Utah Bankruptcy Exemptions

You can protect property in a Utah bankruptcy using Utah's bankruptcy exemptions.

Updated January 30, 2019

You won’t lose everything when filing for bankruptcy in Utah. You’ll be able to use Utah’s bankruptcy exemptions to protect things you’ll need to work and live, such as a home, car, and retirement account.

Find out more about filing a Utah bankruptcy case.

Utah Exemptions v. Federal Bankruptcy Exemptions

Some states allow residents to choose between the state and the federal bankruptcy exemptions, but that option isn’t available in Utah. You’ll use Utah’s state exemptions and, if helpful, the federal nonbankruptcy exemptions.

To learn more about bankruptcy exemptions, the state exemption system, and the homestead exemption rules, read Bankruptcy Exemptions – What Can I Keep When I File for Bankruptcy?

Common Utah Bankruptcy Exemptions

Here are some of the more common exemptions in Utah. When reviewing them, you’ll want to keep these things in mind:

  • Joint filing. Unless otherwise noted, when spouses file together in Utah, each spouse can claim the full amount of the exemption (informally called “doubling”) as long as each spouse has an ownership interest in the property.
  • List and verify your exemptions. You must claim an exemption by listing it in the official bankruptcy forms. You might qualify for exemptions not included in this article, or be required to meet qualification requirements. Consulting with a local bankruptcy attorney is the best way to ensure that you’re protecting your assets.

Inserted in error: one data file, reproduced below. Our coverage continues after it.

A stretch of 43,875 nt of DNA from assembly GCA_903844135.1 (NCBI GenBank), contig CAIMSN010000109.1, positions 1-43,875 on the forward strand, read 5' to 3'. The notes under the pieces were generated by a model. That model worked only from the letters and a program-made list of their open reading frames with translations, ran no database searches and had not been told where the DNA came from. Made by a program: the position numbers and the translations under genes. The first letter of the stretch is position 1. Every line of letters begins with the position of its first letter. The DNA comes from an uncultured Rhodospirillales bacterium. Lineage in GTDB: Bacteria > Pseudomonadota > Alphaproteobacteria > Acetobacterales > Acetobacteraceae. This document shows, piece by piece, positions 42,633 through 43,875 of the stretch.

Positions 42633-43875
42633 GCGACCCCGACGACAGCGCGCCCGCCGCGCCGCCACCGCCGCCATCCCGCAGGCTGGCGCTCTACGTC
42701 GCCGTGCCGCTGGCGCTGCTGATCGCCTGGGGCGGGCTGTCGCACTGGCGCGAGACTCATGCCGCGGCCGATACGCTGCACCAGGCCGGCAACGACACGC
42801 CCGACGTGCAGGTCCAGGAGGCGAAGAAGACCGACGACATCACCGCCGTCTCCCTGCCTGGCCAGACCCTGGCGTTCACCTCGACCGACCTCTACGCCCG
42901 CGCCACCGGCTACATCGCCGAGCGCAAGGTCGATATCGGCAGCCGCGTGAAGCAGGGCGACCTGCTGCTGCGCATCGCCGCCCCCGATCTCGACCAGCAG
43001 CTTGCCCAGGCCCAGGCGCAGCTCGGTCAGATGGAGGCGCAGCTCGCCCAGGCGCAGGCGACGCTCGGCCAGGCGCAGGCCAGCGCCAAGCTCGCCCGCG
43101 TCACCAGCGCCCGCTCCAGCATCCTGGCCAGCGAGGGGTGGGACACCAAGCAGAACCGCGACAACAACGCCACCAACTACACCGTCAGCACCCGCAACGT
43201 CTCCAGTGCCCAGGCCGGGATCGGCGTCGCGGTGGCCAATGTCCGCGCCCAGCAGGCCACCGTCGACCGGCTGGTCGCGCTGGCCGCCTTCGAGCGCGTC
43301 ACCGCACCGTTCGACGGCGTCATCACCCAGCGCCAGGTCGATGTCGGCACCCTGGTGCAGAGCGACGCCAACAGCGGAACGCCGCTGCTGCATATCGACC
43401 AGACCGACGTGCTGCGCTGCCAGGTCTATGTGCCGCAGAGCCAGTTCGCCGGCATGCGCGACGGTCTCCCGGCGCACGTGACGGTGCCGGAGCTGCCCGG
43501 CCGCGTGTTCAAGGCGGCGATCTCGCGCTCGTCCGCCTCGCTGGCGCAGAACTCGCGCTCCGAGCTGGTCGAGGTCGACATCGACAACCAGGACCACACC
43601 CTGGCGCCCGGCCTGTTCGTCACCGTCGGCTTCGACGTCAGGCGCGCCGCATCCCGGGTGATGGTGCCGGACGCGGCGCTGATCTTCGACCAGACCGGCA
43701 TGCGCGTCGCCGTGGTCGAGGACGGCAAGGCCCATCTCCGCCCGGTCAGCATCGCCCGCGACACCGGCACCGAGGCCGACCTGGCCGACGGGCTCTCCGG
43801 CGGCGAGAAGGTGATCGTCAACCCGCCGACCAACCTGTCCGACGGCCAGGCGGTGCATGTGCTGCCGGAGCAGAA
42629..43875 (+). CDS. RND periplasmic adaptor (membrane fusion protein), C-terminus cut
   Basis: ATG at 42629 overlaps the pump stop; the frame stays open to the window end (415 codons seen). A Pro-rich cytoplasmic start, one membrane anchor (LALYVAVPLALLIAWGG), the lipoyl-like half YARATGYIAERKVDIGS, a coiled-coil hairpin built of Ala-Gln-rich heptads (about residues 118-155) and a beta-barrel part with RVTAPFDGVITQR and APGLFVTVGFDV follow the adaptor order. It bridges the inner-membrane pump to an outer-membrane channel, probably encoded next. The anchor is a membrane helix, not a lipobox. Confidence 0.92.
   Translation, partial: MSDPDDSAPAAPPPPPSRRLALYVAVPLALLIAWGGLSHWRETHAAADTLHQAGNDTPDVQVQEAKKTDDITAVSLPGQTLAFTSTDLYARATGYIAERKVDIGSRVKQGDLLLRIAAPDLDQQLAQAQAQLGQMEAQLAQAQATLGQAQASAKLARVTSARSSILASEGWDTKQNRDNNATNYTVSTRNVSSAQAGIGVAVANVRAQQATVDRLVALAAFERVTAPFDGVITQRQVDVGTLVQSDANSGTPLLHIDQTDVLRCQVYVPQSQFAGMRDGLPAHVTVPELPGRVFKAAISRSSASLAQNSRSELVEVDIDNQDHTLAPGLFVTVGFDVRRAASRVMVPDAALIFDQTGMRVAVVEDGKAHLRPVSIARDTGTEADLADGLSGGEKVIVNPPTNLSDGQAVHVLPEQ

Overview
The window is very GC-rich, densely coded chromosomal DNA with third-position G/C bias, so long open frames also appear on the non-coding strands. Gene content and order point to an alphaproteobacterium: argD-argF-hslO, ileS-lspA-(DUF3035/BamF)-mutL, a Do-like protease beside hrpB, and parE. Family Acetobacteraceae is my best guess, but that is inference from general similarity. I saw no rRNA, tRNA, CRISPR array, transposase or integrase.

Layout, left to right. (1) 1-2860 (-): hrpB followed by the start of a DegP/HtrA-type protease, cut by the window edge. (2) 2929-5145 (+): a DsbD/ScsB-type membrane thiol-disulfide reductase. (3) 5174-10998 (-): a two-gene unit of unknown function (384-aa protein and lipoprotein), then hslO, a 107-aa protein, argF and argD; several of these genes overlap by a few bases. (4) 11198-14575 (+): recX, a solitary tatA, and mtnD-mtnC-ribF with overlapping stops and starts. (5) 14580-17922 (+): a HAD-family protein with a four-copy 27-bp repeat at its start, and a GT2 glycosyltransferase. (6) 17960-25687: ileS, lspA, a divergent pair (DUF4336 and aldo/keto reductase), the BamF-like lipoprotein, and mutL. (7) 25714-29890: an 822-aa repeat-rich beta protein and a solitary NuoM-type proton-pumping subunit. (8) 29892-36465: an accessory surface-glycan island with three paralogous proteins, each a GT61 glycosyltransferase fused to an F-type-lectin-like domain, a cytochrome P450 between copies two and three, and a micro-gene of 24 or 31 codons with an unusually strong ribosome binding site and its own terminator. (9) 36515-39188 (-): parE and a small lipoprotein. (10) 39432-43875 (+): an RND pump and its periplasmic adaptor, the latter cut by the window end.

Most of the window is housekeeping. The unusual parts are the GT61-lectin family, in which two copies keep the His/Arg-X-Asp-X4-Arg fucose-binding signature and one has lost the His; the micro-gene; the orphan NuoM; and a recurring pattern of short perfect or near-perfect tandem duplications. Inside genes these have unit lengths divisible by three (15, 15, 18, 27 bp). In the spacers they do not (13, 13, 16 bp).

• Legal citations. You’ll find each of the statutes in the Utah Code or the federal law.

Utah Homestead and Personal Property Exemption

78B-5-503 & 5-504 – Equity in real property or mobile home up to $30,000 if it’s the debtor's primary personal residence (not to exceed one acre). Up to $5,000 for real property that isn’t used as a personal residence. Proceeds of a sale are exempt for one year if the debtor files a homestead declaration before the bankruptcy and sale.

Utah Motor Vehicle Exemption

78B-5-506 - Equity in a motor vehicle up to $3,000.

Other Utah Exemptions

Personal Property

78B-5-505 & 5-506 - Clothing, except furs and jewelry; refrigerator, freezer, stove, microwave oven, washer, dryer, and sewing machine; health aids; food to last 12 months; beds and bedding; carpets; artwork done by, or depicting, a family member; burial plot; personal injury recoveries for yourself or a person you depend upon; wrongful death recoveries for a person you depended upon. Sofas, chairs, and related furnishings for one household up to $1,000; dining and kitchen tables and chairs for one household up to $1,000; animals, books, and musical instruments up to $1,000; heirlooms or other items of sentimental value up to $1,000. One shotgun, one handgun, one shoulderarm; 1,000 rounds of ammunition for each.

78B-5-507 - Proceeds for damaged personal property.